“That sense of belonging and welcome, combined with the staff’s adaptability and willingness to work to meet the needs of their community are what make these institutions so revered.

“Rural libraries across the U.S. have faced adversity before, but they face it head on, ready for whatever is thrown at them.

“Libraries are part of the core of rural communities. They’re always evolving to provide the best services to everyone in town, and those who make the trek from more remote farms and ranches. In addition, libraries have embraced technology and, in doing so, have helped students and seniors access the most current information, tools, and services. 

“We’re encouraged to see rural public libraries get creative as they expand their virtual outreach, explore new services and technology, all the while not letting go of their traditional paper bound books.”

I’m sharing this item with the understanding that you  folks know that I am a big fan of books...and a big fan of one of the gems of our community...Stinson Memorial Library in Anna.

During these very challenging times, the folks at Stinson also have stepped up to serve the Union County community. Patrons, for the most part, are not allowed in the library, which is located along South Main Street in Anna. Stinson is offering curbside delivery, home delivery and computer use by appointment, with a mask required, and other services.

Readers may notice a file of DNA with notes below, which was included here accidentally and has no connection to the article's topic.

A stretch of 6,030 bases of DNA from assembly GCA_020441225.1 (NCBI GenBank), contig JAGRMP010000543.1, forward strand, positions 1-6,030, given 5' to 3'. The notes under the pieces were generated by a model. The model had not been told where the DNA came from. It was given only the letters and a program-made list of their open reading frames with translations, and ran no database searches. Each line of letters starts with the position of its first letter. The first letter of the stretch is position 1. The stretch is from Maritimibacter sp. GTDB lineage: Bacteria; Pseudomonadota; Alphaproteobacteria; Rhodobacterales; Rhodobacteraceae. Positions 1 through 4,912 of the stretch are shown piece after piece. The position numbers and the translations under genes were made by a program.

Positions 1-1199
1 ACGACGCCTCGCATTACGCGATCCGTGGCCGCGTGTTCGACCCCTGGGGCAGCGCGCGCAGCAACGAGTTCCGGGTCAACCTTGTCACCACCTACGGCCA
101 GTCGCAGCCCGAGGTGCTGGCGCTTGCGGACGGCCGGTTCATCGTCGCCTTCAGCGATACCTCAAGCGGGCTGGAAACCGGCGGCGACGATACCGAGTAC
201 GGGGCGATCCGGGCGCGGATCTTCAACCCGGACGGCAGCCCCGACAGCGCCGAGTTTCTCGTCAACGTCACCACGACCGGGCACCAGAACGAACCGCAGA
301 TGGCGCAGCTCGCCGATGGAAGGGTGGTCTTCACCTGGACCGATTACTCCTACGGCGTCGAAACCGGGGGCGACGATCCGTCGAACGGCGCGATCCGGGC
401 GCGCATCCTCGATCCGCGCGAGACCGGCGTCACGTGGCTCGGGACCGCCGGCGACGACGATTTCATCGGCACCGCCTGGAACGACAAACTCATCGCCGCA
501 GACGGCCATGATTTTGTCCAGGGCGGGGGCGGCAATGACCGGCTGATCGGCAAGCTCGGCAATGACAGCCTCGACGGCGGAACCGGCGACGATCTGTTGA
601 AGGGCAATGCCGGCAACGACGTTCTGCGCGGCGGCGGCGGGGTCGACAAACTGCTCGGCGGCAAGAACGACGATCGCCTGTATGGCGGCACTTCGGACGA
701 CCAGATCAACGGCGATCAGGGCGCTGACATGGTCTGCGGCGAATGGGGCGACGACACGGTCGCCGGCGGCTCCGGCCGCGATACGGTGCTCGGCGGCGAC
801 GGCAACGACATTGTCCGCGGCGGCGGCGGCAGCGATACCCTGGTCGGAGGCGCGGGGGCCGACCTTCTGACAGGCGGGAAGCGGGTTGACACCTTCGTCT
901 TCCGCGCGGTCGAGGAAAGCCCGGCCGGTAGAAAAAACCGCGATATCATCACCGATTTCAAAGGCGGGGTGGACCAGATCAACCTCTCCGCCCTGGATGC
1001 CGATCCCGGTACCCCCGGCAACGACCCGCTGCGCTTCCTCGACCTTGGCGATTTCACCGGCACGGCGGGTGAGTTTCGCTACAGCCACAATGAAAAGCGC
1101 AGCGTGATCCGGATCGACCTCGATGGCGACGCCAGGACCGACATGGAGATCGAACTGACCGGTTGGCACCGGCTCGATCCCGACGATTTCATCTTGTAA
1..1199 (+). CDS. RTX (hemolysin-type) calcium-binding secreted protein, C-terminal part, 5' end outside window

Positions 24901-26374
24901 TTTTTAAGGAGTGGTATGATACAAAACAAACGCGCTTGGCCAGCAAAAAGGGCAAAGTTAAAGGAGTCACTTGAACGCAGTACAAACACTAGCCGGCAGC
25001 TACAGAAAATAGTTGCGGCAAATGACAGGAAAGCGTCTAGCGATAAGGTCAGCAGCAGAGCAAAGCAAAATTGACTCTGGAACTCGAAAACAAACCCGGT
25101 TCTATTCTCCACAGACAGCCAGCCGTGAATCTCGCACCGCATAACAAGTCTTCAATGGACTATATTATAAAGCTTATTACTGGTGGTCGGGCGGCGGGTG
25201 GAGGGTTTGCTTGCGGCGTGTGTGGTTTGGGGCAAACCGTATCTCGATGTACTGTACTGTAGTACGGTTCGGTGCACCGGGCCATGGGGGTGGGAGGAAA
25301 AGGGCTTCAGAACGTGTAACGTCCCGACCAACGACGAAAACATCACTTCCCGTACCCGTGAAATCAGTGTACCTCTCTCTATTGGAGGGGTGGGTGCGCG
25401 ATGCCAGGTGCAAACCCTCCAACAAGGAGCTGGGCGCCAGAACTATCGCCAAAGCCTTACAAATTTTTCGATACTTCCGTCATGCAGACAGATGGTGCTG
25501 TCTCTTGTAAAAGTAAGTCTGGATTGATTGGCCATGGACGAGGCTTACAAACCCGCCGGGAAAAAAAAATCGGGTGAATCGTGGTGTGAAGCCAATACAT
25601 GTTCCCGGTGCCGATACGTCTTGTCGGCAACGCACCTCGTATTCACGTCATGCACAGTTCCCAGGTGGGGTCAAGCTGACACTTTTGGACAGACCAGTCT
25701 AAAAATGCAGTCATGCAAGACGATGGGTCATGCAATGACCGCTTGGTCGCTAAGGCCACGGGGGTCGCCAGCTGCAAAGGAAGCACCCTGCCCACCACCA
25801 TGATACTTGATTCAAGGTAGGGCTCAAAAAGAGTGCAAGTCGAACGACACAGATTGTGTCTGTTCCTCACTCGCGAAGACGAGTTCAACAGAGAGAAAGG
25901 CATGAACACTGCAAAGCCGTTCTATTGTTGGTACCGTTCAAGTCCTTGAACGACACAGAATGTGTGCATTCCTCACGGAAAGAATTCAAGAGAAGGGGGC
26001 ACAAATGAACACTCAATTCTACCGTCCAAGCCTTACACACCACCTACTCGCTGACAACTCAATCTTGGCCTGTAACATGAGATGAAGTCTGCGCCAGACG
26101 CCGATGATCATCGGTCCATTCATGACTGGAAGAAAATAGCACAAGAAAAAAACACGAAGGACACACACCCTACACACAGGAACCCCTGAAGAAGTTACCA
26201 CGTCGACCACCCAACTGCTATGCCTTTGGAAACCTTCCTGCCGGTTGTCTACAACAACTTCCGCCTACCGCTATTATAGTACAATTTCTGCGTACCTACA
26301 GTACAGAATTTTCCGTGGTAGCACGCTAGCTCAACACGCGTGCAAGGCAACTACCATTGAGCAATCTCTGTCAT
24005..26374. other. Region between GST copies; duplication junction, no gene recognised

The library even presented a “virtual” Summer Reading program for the young people in our community. In recent years, the program has been extremely popular...and came to an end with a big celebration.

Stinson Library director Lisa Livesay shared in an email that “the board, staff and I are trying so hard to provide service safely and figure our road forward.” However, as she noted, “this has truly been the hardest thing I have ever dealt with as a librarian.”

“I hate the library being ‘closed’ to the public,” she wrote. “I want new books to be displayed and touched and patrons to find that one perfect book. I never thought I would say this, but I missed all of the yelling and running during Summer Reading and grilling what felt like a million burgers and hot dogs for all those smiling faces. I miss knowing we are a truly safe place for kids after school, or on their way home from the pool, I miss everything this library (or any library) is.”

Work continues on varied plans for phased reopenings that reduce the risk of everyone who is involved. In the meantime, Stinson’s director has the support of “the most amazing library staff ever, they have been with me through this from day one (our board too).”

Sorry I’m being a little bit “windy” this week. Just wanted to share a few thoughts about some of the many folks who are working to somehow try to keep life a little bit “normal” here in rural America. If you want to know more about what’s happening at the library, give ‘em a call at 833-2521 between 10 a.m. and 4 p.m. You can check out the library’s Facebook page, too.

Stay safe. 

The Gazette-Democrat

112 Lafayette St.
Anna, Illinois 62906
Office Number: (618) 833-2158